3:01pm

Fri March 23, 2012
Sports

At 100, Cuban All-Star To Get A Pension At Last

The oldest living former major league baseball player doesn't live in the United States, but in Cuba.

His name is Conrado Marrero, but he was Connie Marrero when he pitched for the Washington Senators in the early 1950s. Today Marrero is blind and unable to walk, and next month he'll be 101 years old.

The man who once struck out Joe DiMaggio and Mickey Mantle lives in a small, modest apartment in Havana with the family of his grandson, who is also his caretaker.

Marrero wears dark sunglasses and a red jersey and cap with the logo of the Cuban national baseball team.

Marrero broke his hip last year in a fall, and his hearing isn't so good anymore, so he shouts a bit when he talks. But the stories he tells are of the long-gone ghosts of baseball past, like the man he remembers as the best hitter he ever faced, Ted Williams.

"My favorite memory is the time he hit two home runs off me," Marrero says. "After the game, Williams put a hand on my shoulder and said, 'Connie, today was my day.' And I told him, 'What do you mean? Every day is your day, pal.' "

Meeting 'Baby' Ruth

Marrero was small at 5 feet 8 inches, and he was nearly 39 years old when he joined the Washington Senators in 1950 after a star career in Cuba.

He pitched five seasons in the big leagues, and with his windmill delivery, he won 39 games and lost 40, a mediocre record that can be partly to blame on the Senators' weak lineup. In 1951, Marrero was an all-star at age 40, and he remains one of the oldest players ever to be selected.

But the highlight of his life came a few years earlier in Havana, when Marrero got to meet a visiting baseball idol he remembers as "Baby Ruth."

"I stuck my hand out and shook [Babe] Ruth's hand and that's when I felt like I had made it. We were standing by the outfield fence. That's when I really became a ballplayer," he says.

Marrero went home to the island when his big league career ended and he stayed, even after Fidel Castro's 1959 revolution sent many of Marrero's relatives fleeing.

He coached players in the Cuban leagues well into his 80s. A few years ago he finally gave up cigar smoking, but he still likes to keep an unlit one in his mouth. His formula for longevity also includes wine and large amounts of Cuban coffee, according to his grandson.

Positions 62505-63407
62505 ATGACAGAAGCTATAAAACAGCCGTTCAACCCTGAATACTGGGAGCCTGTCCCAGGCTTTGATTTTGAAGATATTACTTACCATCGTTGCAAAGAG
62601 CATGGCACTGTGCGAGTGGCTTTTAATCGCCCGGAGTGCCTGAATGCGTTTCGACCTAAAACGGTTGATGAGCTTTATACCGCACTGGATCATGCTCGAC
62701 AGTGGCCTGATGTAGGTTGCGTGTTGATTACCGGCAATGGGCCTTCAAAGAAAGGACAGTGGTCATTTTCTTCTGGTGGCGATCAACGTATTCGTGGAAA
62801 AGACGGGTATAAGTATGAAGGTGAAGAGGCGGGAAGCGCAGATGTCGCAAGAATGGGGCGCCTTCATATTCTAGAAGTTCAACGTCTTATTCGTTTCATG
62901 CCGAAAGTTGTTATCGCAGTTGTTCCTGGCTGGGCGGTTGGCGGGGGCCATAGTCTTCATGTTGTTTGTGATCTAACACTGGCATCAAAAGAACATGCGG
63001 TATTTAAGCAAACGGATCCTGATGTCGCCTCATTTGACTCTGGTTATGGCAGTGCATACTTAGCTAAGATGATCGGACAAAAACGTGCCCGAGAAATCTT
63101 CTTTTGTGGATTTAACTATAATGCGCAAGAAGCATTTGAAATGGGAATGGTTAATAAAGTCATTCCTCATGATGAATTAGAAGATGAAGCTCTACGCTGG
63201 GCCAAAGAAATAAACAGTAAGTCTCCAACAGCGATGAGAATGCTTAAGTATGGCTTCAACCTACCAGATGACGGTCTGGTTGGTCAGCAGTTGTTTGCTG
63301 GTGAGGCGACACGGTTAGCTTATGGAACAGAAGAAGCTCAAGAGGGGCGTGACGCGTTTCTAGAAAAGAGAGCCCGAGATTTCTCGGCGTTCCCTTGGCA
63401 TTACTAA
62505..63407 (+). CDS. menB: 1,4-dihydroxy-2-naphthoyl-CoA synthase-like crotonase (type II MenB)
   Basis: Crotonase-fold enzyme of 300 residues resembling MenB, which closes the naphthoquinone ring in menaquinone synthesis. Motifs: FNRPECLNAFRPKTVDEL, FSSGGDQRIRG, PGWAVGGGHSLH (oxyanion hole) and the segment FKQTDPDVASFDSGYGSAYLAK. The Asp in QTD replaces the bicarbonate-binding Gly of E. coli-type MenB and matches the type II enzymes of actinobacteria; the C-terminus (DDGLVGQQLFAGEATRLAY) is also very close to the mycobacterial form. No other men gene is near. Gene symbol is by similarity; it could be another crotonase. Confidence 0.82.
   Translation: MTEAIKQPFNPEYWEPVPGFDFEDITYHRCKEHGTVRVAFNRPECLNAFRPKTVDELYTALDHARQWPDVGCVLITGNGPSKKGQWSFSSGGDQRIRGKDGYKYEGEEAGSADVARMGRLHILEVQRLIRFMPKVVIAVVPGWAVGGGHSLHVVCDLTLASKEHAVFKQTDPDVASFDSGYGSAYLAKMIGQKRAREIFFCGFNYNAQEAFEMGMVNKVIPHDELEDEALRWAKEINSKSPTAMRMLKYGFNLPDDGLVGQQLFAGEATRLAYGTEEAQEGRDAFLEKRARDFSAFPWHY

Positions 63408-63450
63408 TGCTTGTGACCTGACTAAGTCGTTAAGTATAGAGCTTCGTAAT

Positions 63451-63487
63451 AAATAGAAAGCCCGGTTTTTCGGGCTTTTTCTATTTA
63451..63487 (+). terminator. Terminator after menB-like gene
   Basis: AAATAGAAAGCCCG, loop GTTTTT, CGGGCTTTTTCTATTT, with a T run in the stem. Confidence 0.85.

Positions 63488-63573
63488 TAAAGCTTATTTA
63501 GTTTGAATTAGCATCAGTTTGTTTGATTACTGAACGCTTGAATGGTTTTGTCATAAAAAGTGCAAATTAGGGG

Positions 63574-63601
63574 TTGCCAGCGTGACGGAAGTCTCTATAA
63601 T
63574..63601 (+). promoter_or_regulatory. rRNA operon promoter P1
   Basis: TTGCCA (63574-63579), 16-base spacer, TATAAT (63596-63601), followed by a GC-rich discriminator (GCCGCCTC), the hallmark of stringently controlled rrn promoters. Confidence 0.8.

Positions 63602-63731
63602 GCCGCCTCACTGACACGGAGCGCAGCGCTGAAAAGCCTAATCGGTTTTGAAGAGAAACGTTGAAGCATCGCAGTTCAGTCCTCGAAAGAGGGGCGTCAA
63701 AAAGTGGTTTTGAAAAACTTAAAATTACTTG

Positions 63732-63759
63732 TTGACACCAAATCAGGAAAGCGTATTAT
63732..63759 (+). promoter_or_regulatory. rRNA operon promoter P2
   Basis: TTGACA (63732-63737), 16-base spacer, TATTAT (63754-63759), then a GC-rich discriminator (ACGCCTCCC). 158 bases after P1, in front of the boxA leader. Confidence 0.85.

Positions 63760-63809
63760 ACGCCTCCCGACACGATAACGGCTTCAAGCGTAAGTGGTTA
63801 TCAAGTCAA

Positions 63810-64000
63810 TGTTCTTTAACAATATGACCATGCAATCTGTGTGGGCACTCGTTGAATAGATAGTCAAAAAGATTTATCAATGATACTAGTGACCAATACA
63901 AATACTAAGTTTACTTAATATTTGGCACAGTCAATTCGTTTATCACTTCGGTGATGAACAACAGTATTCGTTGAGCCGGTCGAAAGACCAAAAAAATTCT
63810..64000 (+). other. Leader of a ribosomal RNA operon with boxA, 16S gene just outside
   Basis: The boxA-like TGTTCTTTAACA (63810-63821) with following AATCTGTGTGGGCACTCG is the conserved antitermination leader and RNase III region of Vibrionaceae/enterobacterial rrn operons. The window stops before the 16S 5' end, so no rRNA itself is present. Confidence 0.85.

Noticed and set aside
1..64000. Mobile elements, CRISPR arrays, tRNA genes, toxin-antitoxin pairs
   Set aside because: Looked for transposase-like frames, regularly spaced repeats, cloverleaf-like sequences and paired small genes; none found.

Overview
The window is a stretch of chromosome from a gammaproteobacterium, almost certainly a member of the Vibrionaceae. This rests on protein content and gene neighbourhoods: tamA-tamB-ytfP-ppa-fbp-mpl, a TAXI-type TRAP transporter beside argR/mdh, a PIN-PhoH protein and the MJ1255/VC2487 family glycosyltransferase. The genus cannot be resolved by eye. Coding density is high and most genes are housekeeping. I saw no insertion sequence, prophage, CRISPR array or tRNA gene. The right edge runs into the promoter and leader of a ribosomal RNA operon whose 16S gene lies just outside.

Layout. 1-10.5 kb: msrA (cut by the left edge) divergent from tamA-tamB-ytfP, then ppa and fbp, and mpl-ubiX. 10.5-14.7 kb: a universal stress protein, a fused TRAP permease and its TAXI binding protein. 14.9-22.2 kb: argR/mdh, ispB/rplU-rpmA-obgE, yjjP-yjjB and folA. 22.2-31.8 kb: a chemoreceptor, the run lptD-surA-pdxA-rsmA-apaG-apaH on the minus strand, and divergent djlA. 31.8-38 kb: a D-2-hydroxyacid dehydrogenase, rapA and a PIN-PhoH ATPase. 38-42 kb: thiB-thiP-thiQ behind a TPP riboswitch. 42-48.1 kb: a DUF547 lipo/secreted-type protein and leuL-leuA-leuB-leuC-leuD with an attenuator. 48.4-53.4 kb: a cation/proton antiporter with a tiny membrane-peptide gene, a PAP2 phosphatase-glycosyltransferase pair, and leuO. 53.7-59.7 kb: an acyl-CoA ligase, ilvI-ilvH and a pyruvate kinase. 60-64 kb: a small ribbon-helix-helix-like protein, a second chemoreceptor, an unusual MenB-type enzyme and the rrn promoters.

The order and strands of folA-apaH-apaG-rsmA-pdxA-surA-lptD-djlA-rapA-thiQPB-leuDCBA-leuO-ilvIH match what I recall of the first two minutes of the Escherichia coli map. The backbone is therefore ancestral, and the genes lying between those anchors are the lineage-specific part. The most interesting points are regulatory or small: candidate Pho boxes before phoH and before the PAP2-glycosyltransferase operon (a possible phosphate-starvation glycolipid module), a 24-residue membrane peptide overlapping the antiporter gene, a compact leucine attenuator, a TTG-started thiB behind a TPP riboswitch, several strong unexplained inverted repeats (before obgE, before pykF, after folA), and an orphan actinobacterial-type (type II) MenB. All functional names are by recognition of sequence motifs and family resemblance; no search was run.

No Regrets About Return Home

If Marrero is mostly forgotten in the U.S., he's still known to fans in Cuba.

Angel Garcia is one of them. He is among the men who meet in a designated spot in Havana's Central Park to argue about baseball with anyone who happens to be there, sort of a pickup place for casual shouting and trash-talking about the island's national pastime.

Wearing a Chicago White Sox cap, Garcia says Marrero isn't thought of as one of Cuba's all-time best players, but living to be 100 has added to his legacy.

"To do what he did at age 39 is what makes him great, especially playing for a basement-dwelling team like Washington," Garcia says. "By the time he got to the big leagues, he was already an old man."

Those five seasons in Washington didn't make a lot of money for Marrero, and he never received a pension from Major League Baseball.

A new assistance program from the baseball players union has made him eligible for a $10,000 annual payment. The money has been held up by the U.S. trade embargo against Cuba. But his grandson said the issue is finally being resolved.

Marrero, meanwhile, wishes the U.S. and Cuba could interact as they did back when he was a young man.

"I'm Cuban, and I came back to my homeland, to the place I was born," he says. "I wish our countries could be united again, just like the way they used to be."

Marrero describes living to 100 as if it were some kind of accident that has taken him by surprise. He still listens to Cuban baseball games on the radio every night, and if you put a ball in his hand, he proudly shows off his grip for a curveball.

"I'm ready to pitch again," he says, "but I don't have a catcher."

Copyright 2012 National Public Radio. To see more, visit http://www.npr.org/.